Surviving A Nuclear Blast By Hiding In A Fridge

Chrystal and I saw a late showing of “Indiana Jones and the Kingdom of the Crystal Skull” last night. Obviously we weren’t so anxious to see it that we couldn’t wait a few weeks after its release to get around to watching it. Now, having seen it, I feel even more alright with having waited. In fact, I could have waited even longer to see it. A lot longer.

Spoilers follow. You have been warned.

Now, I understand that by seeing a movie of this nature, you have to be willing to suspend disbelief. In order to appreciate the original three Indiana Jones movies, there had to be some level of suspension of disbelief on the part of the viewer. However, this latest one would require you to take disbelief and obliterate it using a nuclear bomb. That is, of course, if you could obliterate the disbelief before it managed to hide inside a refrigerator. If you’re confused by that reference, you’re apparently one of the ones who managed to save ten bucks and spend it on something else. If you get the joke, you’re likely nodding along with it. If you get the joke and aren’t nodding your approval, I’m willing to wager that you own at least one Jar-Jar Binks plush toy. But I digress…

Even prior to the fridge scene, I had an eye-rolling moment when the cartoonish Dr. Irina Spalko had her first minute on screen. A more stereotypical villain you will not find. The accent was even so incredibly overdone. I found myself saying, “Uh oh” but quickly reminded myself of the phrase “escapist entertainment.” That phrase was to remain my mantra for the next two hours in order for me to try to retain some kind of value from my Saturday night.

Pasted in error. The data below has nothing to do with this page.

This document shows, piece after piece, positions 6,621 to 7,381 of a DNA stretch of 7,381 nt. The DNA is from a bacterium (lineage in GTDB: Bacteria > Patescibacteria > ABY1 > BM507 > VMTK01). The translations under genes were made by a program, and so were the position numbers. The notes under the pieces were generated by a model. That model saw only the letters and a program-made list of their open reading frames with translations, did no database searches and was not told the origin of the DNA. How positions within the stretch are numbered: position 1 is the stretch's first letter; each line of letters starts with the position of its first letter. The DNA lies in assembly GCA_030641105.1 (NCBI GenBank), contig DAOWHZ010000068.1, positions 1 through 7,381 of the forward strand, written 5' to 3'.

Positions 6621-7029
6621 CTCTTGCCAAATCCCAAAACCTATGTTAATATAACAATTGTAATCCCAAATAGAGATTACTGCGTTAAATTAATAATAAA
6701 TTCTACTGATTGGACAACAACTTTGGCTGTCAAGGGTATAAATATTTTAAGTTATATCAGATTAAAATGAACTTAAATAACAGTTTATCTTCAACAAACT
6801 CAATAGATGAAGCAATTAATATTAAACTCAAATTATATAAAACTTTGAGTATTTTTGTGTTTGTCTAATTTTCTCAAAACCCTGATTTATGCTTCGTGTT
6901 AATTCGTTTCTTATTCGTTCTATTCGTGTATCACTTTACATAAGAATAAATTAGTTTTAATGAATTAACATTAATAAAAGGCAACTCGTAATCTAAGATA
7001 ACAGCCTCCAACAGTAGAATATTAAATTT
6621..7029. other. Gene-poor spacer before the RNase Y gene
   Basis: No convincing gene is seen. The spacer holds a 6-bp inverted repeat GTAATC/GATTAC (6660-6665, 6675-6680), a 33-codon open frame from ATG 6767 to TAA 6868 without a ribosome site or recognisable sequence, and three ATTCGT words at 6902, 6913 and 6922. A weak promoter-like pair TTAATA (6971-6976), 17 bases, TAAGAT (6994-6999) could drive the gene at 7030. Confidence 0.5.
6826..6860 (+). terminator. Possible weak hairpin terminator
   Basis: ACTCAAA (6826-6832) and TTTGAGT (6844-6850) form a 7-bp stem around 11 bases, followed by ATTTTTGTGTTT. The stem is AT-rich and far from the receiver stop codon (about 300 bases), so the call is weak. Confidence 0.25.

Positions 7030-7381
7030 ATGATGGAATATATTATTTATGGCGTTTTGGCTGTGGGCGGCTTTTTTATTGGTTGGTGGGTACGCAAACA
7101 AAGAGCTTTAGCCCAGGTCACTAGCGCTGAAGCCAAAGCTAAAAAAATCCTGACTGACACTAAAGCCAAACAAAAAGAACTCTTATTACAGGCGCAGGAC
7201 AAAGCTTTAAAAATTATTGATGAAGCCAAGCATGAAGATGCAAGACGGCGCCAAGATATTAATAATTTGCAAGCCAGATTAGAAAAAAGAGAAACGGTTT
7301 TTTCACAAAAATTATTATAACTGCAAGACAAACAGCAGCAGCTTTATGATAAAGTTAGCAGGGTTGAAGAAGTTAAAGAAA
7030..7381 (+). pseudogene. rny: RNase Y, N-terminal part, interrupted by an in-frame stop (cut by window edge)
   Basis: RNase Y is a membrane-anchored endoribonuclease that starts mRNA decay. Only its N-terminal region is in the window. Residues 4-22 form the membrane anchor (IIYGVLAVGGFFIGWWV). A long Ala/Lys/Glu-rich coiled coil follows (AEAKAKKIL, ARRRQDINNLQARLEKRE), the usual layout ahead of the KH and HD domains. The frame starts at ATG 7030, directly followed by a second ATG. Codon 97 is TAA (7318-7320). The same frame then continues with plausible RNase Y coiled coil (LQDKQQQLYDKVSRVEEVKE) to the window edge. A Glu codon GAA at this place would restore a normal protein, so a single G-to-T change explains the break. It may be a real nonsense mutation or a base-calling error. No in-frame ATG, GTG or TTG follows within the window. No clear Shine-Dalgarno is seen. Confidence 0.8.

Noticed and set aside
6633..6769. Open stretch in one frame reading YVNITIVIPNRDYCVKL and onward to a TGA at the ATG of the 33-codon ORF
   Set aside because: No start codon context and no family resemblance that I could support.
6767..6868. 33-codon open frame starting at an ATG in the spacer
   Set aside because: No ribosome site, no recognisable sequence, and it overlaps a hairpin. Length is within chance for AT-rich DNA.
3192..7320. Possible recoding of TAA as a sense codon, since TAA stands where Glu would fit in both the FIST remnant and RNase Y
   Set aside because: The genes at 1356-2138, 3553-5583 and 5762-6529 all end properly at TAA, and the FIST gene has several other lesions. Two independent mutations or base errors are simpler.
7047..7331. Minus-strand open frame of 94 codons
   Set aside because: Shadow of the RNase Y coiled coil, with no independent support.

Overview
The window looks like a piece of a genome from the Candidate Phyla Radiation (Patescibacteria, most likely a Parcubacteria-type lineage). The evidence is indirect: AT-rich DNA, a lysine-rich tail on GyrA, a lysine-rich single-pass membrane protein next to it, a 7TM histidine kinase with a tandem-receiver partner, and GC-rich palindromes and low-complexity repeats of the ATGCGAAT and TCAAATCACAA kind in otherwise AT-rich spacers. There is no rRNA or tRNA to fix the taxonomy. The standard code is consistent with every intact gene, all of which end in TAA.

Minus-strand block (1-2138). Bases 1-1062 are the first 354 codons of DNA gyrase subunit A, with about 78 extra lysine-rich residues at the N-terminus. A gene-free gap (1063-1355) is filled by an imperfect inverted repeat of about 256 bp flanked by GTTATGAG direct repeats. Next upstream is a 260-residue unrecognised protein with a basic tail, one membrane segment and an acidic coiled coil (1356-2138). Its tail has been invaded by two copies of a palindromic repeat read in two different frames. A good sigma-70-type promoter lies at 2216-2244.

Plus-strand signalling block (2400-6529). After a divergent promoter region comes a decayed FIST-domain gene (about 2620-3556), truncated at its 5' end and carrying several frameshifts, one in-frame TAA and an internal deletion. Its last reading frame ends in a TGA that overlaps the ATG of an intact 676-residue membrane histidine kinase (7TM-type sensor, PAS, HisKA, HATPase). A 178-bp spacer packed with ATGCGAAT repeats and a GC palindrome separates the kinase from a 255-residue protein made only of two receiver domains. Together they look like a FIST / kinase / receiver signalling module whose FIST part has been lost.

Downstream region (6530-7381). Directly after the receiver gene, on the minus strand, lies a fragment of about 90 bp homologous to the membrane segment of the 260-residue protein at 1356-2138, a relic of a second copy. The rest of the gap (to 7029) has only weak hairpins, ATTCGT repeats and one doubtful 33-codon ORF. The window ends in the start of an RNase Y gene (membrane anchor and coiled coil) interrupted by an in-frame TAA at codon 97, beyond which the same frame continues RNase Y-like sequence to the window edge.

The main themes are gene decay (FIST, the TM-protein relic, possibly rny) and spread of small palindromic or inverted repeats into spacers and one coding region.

However, it was all downhill from there. CGI prairie dogs, a swarm of CGI monkeys who know the “good guys” from the “bad guys,” Indy’s son managing to out-Tarzan Tarzan himself, a selectively magnetic crystal skull, Marion Ravenwood’s ability to drive a ’42 Ford GPA off a cliff and land it perfectly on a tree that she somehow magically knew was there, and Indy himself mispronouncing “nuclear” all add up to a total package that not even the moniker of “escapist entertainment” can justify.

Yes, “Temple Of Doom” was over the top. Yes, all three films in the original trilogy were not “realistic” if one chooses to nit pick about it. That’s not what I set out to do. I loved the original trilogy (esepcially “Raiders Of The Lost Ark” and “Last Crusade”). I wanted to like this movie. I really did. However, thank God that, due to the abominations that George Lucas created when he made the Star Wars prequels, I knew to go into this film with very low expectations.

Was it entertaining? Sure. Would I go see it again? No.

The evening wasn’t a total loss, however. I caught at least three previews of movies that I am most certainly interested in seeing. Also, Chrystal managed to make me laugh when she made a Silverladder reference during the commercials prior to the previews. A Verizon ad featuring a Batman-themed Nokia phone included text on the screen about helping Batman save Gotham City. After it was on the screen for a few frames, bright green, scribbled, handwritten-looking text appeared over the top of some of the words to make it look like The Joker had defaced the ad. Without missing a beat she said, “Hey! It’s The Korporation!” (referencing a “hack” incident from the Silverladder ARG). I had to give her props for that.

In other news, I resurrected the dream journal from the old, original Silverladder and cleaned it up a bit. I plan on adding to it consistently again when I can recall enough of my dreams to bother writing about.



1 Comment
  1. I laughed at the fridge remark. 😀

    I actually enjoyed the movie, to be honest, even though it was so completely unrealistic it gave me a head ache.
    I guess it’s cause I’m still young, and nuclear explosions, vine-swinging and really thick russian accents are fashionable… Oh and that haircut that Dog, or pup or whatever Shia Labeouf had on made me actually face palm.

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